DAVID: They hated - they hate - they hated that show. They didn't even want to air it. And you know, there was a big meeting about the kind of shows they liked and the kind of shows they didn't like. And you know, I just said, well, I'm not going be able to do that. So I just thought that I would quit. But then I learned another lesson - that when you say no, you invariably get your way. And it's a wonderful feeling to...

DAVIES: (Laughter).

DAVID: I can't believe I never did it before.

DAVIES: (Laughter) No, just not going to do it (laughter).

DAVID: Yeah. You just say no. And then they go, OK, OK, well, you don't have to.

BIANCULLI: Larry David, co-creator of "Seinfeld" and star and creator of "Curb Your Enthusiasm" speaking to FRESH AIR contributor Dave Davies in 2015. "Curb Your Enthusiasm" launches its new season on HBO this weekend. After a break, we'll hear more of their conversation, and we'll also listen back to Terry Gross's 1999 interview with Playboy founder Hugh Hefner, who died Wednesday at age 91. I'm David Bianculli, and this is FRESH AIR.

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BIANCULLI: This is FRESH AIR. I'm David Bianculli in for Terry Gross, back with more of FRESH AIR contributor Dave Davies and his 2015 interview with comedian and TV writer-producer Larry David, who co-created "Seinfeld." His HBO series "Curb Your Enthusiasm" returns with new episode Sunday after a six-year hiatus.

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DAVIES: You became friends with Jerry Seinfeld doing stand-up together. And the two of you conceived of the - you know, this incredible hit TV show "Seinfeld." And of course everybody knows the four characters and that George Costanza is I guess somewhat based on you. Did you ever consider playing that role yourself?

DAVID: No, no. It was never mentioned. I never thought of it. Jerry never thought of it - furthest thing from my mind. And by the way, I couldn't have done it anyway. There's no way that I could have. First of all, they wouldn't have let me do it (laughter). But even had they let me do it, there's no way that I could have done that and also been the executive producer of the show. It would have been way too hard. I mean I had a 24/7 job just on the writing end of it and the producing end. So there's no way I could have been in it.

DAVIES: I wonder if you could share a bit of how you talked to Jason Alexander about the character and the role and how you felt about how - what he did with it.

DAVID: First of all, I never even spoke to him about it. We auditioned a number of people to play George - hadn't really found anyone. And then this tape was sent in from New York. And Jerry and I watched the tape, and it was Jason auditioning in New York with a casting director - reading with a casting director, just sitting on a stool.

I heard ten seconds, and I went, oh, boy, there he is. This guy - this is the guy. And I never had to say one word to him about the character or anything like that. He just had it right from the beginning. He was great. What a fantastic actor - gave me so many laughs watching him do that.

DAVIES: We're going to play a clip from Seinfeld. And there's a million we could choose, but I thought we would do one of Big Stein - George Steinbrenner.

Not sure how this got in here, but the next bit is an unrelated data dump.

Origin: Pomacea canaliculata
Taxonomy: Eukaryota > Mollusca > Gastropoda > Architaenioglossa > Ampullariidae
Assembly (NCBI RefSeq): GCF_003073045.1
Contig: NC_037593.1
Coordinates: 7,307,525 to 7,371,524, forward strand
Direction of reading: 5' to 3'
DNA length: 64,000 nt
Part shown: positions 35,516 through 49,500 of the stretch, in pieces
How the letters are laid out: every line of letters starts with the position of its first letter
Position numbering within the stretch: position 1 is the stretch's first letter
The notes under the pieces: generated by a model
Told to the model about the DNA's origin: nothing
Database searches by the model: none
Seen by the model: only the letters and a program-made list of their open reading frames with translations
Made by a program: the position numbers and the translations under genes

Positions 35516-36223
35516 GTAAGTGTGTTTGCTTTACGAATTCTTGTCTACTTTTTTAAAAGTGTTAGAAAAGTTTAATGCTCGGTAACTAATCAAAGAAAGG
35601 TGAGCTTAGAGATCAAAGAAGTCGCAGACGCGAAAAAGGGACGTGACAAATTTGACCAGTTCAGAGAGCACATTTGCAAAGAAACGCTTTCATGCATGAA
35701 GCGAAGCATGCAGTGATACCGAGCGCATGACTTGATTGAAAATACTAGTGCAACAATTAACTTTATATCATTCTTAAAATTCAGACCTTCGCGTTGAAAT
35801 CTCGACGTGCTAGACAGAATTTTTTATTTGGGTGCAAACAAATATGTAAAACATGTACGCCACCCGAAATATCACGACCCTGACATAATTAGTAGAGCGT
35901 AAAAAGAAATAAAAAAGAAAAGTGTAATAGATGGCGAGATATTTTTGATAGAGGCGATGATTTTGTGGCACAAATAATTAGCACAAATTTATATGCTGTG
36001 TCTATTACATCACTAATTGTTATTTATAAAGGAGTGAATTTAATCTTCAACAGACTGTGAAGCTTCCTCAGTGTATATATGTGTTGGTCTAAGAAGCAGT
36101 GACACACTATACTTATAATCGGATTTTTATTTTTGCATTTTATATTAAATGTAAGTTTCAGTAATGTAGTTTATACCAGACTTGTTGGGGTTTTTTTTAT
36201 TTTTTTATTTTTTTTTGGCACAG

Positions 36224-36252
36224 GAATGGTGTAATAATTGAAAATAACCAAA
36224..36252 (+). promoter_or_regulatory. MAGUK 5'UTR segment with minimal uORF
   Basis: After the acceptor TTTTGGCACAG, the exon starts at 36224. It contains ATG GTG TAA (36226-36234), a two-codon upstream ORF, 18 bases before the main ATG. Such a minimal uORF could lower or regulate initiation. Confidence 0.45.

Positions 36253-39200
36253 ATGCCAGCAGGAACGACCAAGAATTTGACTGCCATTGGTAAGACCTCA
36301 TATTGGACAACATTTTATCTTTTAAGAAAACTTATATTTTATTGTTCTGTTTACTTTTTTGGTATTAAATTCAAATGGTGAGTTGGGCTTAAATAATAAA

DAVID: (Laughter) OK.

DAVIES: And of course people who know the show will know that there were many episodes where George Costanza worked for the New York Yankees. And he would be occasionally summoned to the office of the famous owner George Steinbrenner. And you would do the voice. It would be shot from behind another actor, so you didn't actually see him. And this is an episode I think in which Steinbrenner has summoned George because he's heard rumors about George's political views.

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JASON ALEXANDER: (As George Costanza) You wanted to see me, Mr. Steinbrenner.

DAVID: (As George Steinbrenner) Yes, George, I did. Come in. Come in. George, the word around the office is that you're a communist.

(LAUGHTER)

ALEXANDER: (As George Costanza) A communist - I am a Yankee, Sir, first and foremost.

DAVID: (As George Steinbrenner) You know, George, it struck me today that a communist pipeline into the vast reservoir of Cuban baseball talent could be the greatest thing ever to happen to this organization.

(LAUGHTER)

ALEXANDER: (As George Costanza) Sir?

DAVID: (As George Steinbrenner) You could be invaluable to this franchise. George, there's a southpaw down there nobody's been able to get a look at - something Rodriguez. I don't really know his name. You get yourself down to Havana right away.

ALEXANDER: (As George Costanza) Yes, Sir. Yes, Sir. I'll do my best.

(LAUGHTER)

DAVID: (As George Steinbrenner) Good. Merry Christmas, George. And bring me back some of those cigars in the cedar boxes - you know, the ones with the fancy rings.

(LAUGHTER)

DAVID: (As George Steinbrenner) I love those fancy rings. They kind of distract you while you're smoking. The red and yellow are nice. It looks good against the brown of the cigar.

(LAUGHTER)

DAVID: (As George Steinbrenner) The Maduro - oh, I like the Maduro wrapper. The darker, the better - that's what I say. Of course the Claro's good, too. That's more of a pale brown, almost like a milky coffee.

(LAUGHTER)

DAVID: (As George Steinbrenner) I find the ring size very confusing. They have it in centimeters, which I don't...